Worldwide obesity has nearly tripled since 1975. In 2016, more than 1.9 billion adults were overweight. Of these over 650 million were obese. Obesity has reached epidemic proportions globally, with over 2.8 million people dying each year as a result of being overweight or obese. Alongside this human health crisis we are confronting an ecological crisis – food high in saturated fats, sugars and salts, high in calories, low in nutrients contribute to climate change, biodiversity loss and environmental contamination. Chile, a country plagued by high levels of obesity has some of the world’s toughest controls which has resulted in a 23% drop in sugary drink sales over just 2 years. Governments around the world need to address the twin human and planetary health crisis. They should be taking a leaf out of Chile’s obesity playbook through marketing restrictions, labelling and taxation.
What did Chile do to tackle obesity?
In 2016 Chile implemented a set of regulations to tackle the obesity epidemic, including associated non communicable diseases and cancer, with a particular focus on children. Their legislation focussed on three key goals:
i) Reducing children’s exposure to marketing (through food packaging, TV, cinemas etc)
ii) The prohibition on selling and offering unhealthy foods at schools and nurseries.
iii) Reformulation of processed foods – Not a primary focus of the law but an ambition through hope this is achieved through a response to regulations.
The linchpin of the initiative was a new labelling system that requires packaged food companies to prominently display black warning logos in the shape of a stop sign on items high in sugar, salt, calories or saturated fat. A set of marketing restrictions implemented were very comprehensive, addressing both the exposure and power of marketing strategies. Restrictions in advertising included TV, cinema, internet, magazines, billboards, flyers, shop window and on food packages themselves. In May 2018, a new regulation launched that extended marketing restrictions of regulated foods in cinema and TV to a 6am to 10pm time frame, expanding the scope of the original law.
What is also striking is the novel approach to addressing some of the social determinants of health. To protect children, the regulation included restrictions to ensure healthier school environments and included the prohibition to sell highly processed foods for free at cafeterias, kiosks, vending machines, or any other retail sale inside schools or nursery schools. The law included the School Feeding Programme that provides free breakfast, snacks, and lunch to more than 50% school‐age children (belonging to the most disadvantaged families) from public and private subsidized schools.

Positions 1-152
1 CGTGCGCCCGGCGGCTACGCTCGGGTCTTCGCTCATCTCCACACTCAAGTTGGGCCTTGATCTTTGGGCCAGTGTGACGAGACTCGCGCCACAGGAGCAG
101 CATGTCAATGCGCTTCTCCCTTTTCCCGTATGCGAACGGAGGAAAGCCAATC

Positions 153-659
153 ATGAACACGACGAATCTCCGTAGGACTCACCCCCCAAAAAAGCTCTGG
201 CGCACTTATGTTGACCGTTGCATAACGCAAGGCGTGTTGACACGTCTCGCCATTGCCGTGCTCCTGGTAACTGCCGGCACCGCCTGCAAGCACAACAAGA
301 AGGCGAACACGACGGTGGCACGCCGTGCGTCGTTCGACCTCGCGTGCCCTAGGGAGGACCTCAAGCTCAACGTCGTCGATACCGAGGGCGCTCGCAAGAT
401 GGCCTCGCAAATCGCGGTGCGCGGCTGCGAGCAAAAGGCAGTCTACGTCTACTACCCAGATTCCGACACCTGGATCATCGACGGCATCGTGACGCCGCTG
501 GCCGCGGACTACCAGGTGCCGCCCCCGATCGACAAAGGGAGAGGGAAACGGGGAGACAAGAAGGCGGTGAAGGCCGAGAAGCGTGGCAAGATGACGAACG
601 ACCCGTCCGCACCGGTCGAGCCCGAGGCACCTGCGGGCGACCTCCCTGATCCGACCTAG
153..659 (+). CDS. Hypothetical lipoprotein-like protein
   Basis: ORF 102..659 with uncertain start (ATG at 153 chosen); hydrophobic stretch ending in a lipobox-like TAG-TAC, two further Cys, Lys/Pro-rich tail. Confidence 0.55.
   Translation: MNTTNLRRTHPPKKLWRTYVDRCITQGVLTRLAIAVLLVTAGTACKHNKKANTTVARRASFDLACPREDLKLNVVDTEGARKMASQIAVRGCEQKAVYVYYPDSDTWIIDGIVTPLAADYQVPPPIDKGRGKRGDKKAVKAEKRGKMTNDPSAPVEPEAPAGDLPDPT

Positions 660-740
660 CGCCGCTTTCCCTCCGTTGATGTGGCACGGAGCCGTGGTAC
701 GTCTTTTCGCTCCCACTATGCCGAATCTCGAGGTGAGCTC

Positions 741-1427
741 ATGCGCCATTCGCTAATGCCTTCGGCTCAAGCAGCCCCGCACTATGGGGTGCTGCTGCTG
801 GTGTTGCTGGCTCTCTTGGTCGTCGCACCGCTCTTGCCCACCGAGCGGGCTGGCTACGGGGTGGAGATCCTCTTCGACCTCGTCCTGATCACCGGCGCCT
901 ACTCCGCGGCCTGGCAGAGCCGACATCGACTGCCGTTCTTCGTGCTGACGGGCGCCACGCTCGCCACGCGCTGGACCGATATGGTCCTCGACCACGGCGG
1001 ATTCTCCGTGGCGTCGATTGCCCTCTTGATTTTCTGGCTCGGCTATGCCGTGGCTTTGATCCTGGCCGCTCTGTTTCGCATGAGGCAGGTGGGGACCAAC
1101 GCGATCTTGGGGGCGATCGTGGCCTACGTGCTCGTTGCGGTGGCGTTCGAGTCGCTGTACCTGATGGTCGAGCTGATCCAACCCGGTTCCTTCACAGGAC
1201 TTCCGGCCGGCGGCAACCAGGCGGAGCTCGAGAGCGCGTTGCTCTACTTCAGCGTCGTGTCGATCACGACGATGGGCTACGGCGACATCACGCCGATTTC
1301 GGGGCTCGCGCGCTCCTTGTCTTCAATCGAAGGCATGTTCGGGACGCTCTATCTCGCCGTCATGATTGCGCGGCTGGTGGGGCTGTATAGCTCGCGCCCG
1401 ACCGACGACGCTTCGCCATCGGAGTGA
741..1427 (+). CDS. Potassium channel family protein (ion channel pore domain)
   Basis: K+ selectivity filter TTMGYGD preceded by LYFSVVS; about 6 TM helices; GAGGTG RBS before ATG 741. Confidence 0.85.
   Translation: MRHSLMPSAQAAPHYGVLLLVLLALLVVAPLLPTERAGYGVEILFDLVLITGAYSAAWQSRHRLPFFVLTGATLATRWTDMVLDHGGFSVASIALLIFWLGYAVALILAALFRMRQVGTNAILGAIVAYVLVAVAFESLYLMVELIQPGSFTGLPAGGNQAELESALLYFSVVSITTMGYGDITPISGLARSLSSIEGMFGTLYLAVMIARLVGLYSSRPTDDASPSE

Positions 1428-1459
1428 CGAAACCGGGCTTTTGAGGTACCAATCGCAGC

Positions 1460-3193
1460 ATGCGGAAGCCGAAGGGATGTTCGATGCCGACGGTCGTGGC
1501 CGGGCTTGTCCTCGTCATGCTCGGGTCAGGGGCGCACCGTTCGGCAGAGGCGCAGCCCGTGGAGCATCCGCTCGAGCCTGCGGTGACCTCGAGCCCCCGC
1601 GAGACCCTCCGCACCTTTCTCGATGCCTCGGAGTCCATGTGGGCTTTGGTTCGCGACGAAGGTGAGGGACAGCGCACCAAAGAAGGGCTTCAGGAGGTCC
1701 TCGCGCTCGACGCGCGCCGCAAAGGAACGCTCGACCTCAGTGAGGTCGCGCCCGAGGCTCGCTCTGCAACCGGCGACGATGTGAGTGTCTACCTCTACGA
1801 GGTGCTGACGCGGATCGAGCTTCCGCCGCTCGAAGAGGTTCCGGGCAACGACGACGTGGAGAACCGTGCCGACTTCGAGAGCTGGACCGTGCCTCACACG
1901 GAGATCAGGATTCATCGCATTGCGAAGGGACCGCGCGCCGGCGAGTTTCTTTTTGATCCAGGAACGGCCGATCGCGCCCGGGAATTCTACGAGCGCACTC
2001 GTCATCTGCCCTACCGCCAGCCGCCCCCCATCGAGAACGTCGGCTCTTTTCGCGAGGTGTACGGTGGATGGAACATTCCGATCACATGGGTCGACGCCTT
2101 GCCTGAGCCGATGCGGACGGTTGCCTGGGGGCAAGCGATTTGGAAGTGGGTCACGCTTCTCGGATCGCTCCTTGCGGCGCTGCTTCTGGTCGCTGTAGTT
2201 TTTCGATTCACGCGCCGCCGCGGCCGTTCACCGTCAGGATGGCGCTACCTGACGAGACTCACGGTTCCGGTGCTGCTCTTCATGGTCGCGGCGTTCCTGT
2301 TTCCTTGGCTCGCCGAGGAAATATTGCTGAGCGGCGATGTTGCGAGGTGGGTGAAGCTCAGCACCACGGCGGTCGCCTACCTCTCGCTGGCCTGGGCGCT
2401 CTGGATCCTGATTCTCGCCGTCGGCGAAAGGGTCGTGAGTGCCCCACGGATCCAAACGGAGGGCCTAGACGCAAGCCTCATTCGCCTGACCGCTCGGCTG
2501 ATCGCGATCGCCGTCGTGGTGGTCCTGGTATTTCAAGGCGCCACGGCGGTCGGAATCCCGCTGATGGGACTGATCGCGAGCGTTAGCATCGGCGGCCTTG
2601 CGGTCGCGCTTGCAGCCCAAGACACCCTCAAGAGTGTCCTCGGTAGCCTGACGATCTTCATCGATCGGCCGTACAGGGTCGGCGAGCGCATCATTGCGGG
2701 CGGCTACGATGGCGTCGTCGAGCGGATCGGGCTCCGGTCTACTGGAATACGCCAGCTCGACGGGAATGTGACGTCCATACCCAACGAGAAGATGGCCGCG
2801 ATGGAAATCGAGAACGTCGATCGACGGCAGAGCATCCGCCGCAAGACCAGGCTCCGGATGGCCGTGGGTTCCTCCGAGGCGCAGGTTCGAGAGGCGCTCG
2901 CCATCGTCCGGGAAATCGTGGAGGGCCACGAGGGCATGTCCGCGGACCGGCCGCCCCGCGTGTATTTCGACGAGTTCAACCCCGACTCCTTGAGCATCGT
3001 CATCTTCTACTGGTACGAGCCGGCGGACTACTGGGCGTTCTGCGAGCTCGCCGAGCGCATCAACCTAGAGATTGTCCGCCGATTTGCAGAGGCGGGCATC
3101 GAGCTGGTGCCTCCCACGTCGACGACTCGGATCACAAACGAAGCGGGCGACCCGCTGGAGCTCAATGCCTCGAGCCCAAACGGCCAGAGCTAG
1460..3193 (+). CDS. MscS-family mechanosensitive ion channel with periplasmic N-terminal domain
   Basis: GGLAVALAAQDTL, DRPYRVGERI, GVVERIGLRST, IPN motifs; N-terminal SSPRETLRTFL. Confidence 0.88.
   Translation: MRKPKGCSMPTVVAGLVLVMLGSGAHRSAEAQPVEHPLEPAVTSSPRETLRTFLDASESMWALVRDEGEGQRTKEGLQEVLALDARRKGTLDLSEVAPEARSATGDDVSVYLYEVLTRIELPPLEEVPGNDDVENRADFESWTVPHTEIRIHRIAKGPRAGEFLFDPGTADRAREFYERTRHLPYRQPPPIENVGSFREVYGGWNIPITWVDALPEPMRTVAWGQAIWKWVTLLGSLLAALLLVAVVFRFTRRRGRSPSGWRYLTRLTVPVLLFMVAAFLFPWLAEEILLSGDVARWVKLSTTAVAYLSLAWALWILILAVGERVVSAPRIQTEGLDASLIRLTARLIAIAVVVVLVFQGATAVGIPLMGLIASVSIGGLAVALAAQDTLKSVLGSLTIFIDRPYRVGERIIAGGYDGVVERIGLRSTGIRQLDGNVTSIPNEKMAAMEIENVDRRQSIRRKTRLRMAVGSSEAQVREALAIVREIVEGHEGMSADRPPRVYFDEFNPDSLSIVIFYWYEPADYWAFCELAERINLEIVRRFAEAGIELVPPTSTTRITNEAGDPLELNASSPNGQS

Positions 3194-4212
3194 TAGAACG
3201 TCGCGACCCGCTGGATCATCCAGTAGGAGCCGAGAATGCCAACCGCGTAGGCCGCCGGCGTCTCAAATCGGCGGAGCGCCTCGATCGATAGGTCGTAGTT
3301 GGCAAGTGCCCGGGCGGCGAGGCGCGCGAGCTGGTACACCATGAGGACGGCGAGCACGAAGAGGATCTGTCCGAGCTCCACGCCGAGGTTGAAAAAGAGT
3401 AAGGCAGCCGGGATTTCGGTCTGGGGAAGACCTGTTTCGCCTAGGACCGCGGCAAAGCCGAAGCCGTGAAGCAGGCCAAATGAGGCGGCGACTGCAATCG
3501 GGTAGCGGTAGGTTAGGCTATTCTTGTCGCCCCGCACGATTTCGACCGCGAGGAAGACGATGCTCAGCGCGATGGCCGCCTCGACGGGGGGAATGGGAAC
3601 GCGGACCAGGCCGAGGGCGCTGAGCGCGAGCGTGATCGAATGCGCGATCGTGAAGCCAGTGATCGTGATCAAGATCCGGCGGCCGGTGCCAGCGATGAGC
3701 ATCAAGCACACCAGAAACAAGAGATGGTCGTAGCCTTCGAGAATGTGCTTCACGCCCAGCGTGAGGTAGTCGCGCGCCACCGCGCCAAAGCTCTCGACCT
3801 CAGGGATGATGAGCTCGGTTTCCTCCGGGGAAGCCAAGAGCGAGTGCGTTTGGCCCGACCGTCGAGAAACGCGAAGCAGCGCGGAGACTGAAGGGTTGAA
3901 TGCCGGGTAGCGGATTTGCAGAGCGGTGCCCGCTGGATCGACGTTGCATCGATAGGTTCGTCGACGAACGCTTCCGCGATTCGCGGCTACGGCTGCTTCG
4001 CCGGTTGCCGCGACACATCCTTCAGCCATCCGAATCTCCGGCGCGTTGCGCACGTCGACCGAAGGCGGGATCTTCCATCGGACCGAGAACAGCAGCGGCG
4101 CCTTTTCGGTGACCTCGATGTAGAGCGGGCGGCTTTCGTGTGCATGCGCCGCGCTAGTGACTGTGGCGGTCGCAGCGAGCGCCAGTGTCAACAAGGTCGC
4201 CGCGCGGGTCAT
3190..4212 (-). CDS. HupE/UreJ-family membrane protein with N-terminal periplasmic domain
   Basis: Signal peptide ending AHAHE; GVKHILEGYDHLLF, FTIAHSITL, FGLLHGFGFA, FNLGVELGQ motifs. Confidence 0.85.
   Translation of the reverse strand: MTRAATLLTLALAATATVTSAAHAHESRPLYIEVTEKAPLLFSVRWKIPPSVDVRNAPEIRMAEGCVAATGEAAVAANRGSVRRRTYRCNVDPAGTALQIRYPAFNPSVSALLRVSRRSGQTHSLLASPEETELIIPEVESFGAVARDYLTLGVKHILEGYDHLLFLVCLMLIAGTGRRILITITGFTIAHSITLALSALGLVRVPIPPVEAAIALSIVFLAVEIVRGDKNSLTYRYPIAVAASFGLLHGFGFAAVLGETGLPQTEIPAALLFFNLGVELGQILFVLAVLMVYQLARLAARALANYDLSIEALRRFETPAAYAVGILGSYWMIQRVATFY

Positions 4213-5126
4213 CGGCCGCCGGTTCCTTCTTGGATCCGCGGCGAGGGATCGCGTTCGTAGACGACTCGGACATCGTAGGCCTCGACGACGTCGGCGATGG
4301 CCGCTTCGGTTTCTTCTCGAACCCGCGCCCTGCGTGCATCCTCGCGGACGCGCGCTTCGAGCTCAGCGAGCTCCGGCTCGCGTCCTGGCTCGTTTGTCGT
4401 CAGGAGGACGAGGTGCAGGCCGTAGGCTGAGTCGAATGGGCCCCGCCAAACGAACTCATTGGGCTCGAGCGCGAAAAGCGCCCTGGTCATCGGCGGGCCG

Reflecting on the implementation of the law Senator Guido Girardi, who was an instrumental champion with the Chilean government for the project said “People have a right to know what these food companies are putting in this trash, and with this legislation, I think Chile has made a huge contribution to humanity.” The strong partnership and collaboration between government and academia, with a focus on building an evidence base, ensured a strong case for action, to address some of the key social and environmental determinants of health, were the basis of these new policies.
The Impact of Chile’s Policies
In February this year Researchers from the University of North Carolina at Chapel Hill Gillings School of Global Public Health, published results of an evaluation on Chile’s policies and published the results in the journal Plos Medicine. They have found purchases of sugary drinks dropped by 23.7% during the first phase of the reforms. The largest changes were in the amount of sweetened fruit drinks and sweetened dairy drinks purchased. Whilst its still too early to assess how these policies will impact on Chile’s obesity crisis these early results are really impressive and demonstrate that government leadership is going if we are going to stem the obesity crisis in the future.
Lessons from Chile’s playbook
Governments around the world need to follow the lead of Chile by implementing laws which protect children from marketing strategies which target them and bring policies that sensitise children about unhealthy junk foods and sweetened beverages. There are signs that other governments are looking closely at how Chile is tackling its obesity crisis. Its already been copied by Israel. Peru and Uruguay and I hope that others will quickly follow. Just as free plastic toys are becoming unacceptable as part of kids meals so should characters like Tony the Tiger, Coco the Monkey and a host of other cartoon mascots that front children’s high sugar breakfast cereals.
Please visit my blog on Sustainable Nutrition which explains how and why i believe governments should be tackling the systemic barriers to human and planetary health.